The penalties imposed by the committee are as follows:

  • Public reprimand and censure.
  • Three years of probation (June 11, 2009 to June 10, 2012).
  • Vacation of all wins in which any of the seven football student-athletes identified by the university as "intentional wrongdoers" competed while ineligible during the 2005-06 through 2007-08 academic years. Further, in men's tennis, men's track and women's track, the individual records of the 15 student-athletes identified as "intentional wrongdoers" shall be vacated and team point totals shall be reconfigured accordingly. This includes regular-season contests, postseason contests and any NCAA championship competition. The university's records regarding all of the involved sports, as well as the records of the head coaches of those sports, will reflect the vacated records and be recorded in all publications in which these records are reported, including university media guides, recruiting material, and university and NCAA archives. Finally, any public reference to these vacated contests, including conference championships, won during this time shall be removed from athletics department stationery, banners displayed in public areas and any other forum in which they may appear.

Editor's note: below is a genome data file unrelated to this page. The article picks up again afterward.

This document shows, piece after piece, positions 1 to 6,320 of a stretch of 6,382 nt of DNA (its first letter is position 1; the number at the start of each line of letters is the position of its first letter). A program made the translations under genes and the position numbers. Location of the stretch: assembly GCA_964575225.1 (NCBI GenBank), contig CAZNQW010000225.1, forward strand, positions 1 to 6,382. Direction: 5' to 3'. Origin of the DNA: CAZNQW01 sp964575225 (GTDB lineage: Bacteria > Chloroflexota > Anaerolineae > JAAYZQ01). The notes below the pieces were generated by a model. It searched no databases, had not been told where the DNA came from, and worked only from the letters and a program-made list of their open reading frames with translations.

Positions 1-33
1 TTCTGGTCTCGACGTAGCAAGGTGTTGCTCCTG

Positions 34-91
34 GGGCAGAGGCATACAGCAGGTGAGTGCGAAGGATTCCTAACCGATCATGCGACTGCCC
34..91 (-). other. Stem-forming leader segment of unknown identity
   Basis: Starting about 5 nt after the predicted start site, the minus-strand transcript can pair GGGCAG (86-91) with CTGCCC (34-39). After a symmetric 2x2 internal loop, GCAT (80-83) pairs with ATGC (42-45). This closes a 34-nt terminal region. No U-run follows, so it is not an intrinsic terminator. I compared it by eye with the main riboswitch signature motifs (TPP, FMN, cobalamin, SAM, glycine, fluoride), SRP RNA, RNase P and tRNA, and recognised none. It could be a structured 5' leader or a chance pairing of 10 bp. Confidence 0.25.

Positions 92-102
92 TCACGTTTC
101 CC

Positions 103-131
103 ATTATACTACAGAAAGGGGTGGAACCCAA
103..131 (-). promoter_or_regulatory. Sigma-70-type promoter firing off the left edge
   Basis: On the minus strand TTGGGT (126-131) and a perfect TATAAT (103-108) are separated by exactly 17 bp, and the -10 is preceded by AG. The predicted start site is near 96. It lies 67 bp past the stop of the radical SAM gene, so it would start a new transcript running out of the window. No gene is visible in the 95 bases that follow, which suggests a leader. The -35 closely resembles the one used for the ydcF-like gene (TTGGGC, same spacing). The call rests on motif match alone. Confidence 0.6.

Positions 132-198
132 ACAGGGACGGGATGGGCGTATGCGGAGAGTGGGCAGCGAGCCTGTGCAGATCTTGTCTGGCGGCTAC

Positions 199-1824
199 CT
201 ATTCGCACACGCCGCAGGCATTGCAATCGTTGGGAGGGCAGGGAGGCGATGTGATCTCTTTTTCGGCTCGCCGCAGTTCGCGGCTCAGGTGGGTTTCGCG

• The university shall pay a fine of $43,900 to the NCAA. This figure represents an approximate value of the benefits obtained by the "intentional wrongdoers" ($21,950) multiplied by a factor of two.

The members of the Committee on Infractions who reviewed this case include Paul Dee, lecturer of law and education at the University of Miami (Florida) and formerly the institution's athletics director and general counsel. He is the chair of the Committee on Infractions. Other members are John S. Black, attorney; Melissa Conboy, deputy director of athletics at University of Notre Dame; Eileen Jennings, general counsel at Central Michigan University; Britton Banowsky, commissioner of Conference USA; and Dennis Thomas, the commissioner of the Mid-Eastern Athletic Conference and formerly director of athletics at Hampton University.